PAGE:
Study of Simultaneous Modulated Accelerated Radiation Therapy Concurrent With Chemotherapy to Treat Esophageal Cancer
|Study Design:||Endpoint Classification: Safety/Efficacy Study
Intervention Model: Single Group Assignment
Masking: Open Label
Primary Purpose: Treatment
|Official Title:||A Phase II Study of Simultaneous Modulated Accelerated Radiation Therapy Concurrent With Chemotherapy in Patients With Esophageal Squamous Cell Carcinoma|
- Toxicities [ Time Frame: The period during treatment and the 2 years after treatment ] [ Designated as safety issue: Yes ]The probabilities of grade ≥ 3 acute toxicities and 2-year late toxicities of esophagus and lungs.
- local control rate [ Time Frame: 2 years after treatment ] [ Designated as safety issue: No ]
- overall survival rate [ Time Frame: 2 years after treatment ] [ Designated as safety issue: No ]
|Study Start Date:||August 2012|
|Study Completion Date:||August 2015|
|Primary Completion Date:||August 2015 (Final data collection date for primary outcome measure)|
Experimental: SMART combined with PF chemotherpay
SMART-base IMRT with concurrent and adjuvant chemotherapy(cisplatin and 5-fluorouracil)
The PTV (planning target volume) of gross tumor will receive radiation dose of 66Gy, 2.2Gy per fraction and the PTV of subclinical disease will receive 54Gy, 1.8Gy per fraction,5 fraction per week.Drug: PF
Concurrent and adjuvant chemotherapy: Cisplatin, 80mg/m2, intravenous on day 1, 5fluorouracil 0.5/m2, intravenous on d1 to d4. Two cycles during radiation treatment on d1 and d28. Two additional cycles after radiation treatment, 4 weeks per cycle.
Other Name: cisplatin plus 5fluorouracil
Esophageal cancer is one of the most common malignant diseases in China, especially in Chaoshan region. Concurrent chemoradiotherapy is the standard non-surgical treatment method for this disease and the radiation schedule is about 50.4~60 Gray (Gy) in total, 1.8~2Gy per fraction generally. However, although with such comprehensive method, noncontrol of local disease or recurrence is still the main reason of failure.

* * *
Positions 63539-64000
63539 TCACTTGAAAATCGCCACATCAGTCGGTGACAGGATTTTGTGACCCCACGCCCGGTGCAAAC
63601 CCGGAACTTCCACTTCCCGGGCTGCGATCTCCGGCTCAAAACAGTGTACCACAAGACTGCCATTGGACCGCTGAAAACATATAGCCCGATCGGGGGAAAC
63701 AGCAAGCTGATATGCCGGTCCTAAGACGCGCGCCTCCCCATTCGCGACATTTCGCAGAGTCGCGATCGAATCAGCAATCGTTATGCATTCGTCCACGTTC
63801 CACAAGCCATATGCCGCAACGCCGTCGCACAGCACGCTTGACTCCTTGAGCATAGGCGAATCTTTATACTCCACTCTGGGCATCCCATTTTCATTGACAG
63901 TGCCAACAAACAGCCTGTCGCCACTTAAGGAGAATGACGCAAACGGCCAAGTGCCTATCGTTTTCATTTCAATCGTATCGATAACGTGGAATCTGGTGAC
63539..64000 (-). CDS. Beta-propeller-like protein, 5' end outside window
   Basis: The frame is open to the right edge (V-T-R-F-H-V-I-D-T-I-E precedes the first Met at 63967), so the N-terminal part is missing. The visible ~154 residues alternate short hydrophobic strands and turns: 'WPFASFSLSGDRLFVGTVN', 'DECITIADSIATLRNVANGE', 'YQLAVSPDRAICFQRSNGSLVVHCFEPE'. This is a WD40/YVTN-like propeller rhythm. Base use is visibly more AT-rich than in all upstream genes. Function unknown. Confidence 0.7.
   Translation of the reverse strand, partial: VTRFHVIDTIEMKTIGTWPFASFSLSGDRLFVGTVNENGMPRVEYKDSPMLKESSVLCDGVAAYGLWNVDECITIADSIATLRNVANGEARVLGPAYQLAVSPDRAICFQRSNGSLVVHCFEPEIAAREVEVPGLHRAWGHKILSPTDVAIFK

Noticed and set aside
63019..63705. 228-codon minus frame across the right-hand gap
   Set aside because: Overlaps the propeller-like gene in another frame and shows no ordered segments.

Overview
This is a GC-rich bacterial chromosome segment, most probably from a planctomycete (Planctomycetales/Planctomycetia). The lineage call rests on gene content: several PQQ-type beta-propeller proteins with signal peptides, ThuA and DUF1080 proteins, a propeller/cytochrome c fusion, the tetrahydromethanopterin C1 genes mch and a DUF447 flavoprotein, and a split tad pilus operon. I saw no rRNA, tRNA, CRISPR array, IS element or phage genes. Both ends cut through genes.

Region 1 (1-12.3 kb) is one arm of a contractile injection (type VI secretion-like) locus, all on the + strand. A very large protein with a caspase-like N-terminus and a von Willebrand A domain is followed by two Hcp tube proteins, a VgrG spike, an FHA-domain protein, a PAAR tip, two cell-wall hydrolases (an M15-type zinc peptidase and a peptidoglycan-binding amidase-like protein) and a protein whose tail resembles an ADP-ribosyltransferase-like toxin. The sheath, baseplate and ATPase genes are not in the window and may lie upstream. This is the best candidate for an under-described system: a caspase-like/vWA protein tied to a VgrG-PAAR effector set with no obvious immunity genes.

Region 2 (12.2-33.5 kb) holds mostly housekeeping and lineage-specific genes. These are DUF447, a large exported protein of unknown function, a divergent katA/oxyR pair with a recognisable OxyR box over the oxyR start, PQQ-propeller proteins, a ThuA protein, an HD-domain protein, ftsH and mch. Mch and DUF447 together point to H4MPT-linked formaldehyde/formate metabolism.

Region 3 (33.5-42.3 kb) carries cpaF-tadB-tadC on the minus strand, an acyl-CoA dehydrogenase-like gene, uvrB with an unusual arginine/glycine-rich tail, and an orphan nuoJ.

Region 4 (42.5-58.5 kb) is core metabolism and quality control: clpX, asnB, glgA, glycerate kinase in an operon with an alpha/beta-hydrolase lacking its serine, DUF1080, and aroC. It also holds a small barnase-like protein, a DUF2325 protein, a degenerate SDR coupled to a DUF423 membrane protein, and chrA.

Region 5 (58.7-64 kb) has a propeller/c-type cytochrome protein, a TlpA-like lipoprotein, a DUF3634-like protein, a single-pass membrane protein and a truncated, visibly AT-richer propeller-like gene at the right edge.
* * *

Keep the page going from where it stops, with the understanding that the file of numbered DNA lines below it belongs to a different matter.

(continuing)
Most patients with esophageal cancer suffer from malnutrition. A number of factors including hypoxic, inflammation, radioresistance and accelerated repopulation may contribute to local failures of disease after treatment; therefore a higher radiation biological equivalent dose (BED) will improve the local control probability. Although the intergroup 0123 (INT123) trial had shown that simply increasing total radiation dose could not gain better local control or overall survival rate, however, the ability of this trial to test the potential benefits of higher radiation dose could be compromized by the deficiencies within them, such as, observation bias,large radiated target volume and usage of conventional radiation technique. In other words, the probability that increasing radiation may help improving the control of disease should not be denied.
Modern radiation techniques, such as intensity modulation radiation therapy (IMRT), specially, are able to improve the coverage of target volumes and sparing of critical structures, while increase the total radiation dose. By using simultaneous modulated accelerated radiation therapy (SMART) technique, the doses to the relevant normal organs per fraction could be reduced significantly, while the doses to tumor could be increased to higher than 2Gy. Thus reach the double goal of protection of normal tissues, increasing total radiation Equivalent Uniform Dose (EUD). Dosimetric study has proven the feasibility and superiority of SMART-base IMRT in radiation treatment of esophageal cancer, compared with conventional technique.
Overall, SMART-base IMRT concurrent with chemotherapy may improve the local control and overall survival rate of patients with esophageal cancer; Meanwhile, the acute and late toxicities would be tolerable and slighter than that of conventional technique.
Please refer to this study by its ClinicalTrials.gov identifier: NCT01670409
|Cancer Hospital, Shantou University Medical College|
|Shantou, Guangdong, China, 515031|
|Principal Investigator:||Chuangzhen Chen, MD||Cancer Hospital, Shantou University Medical College|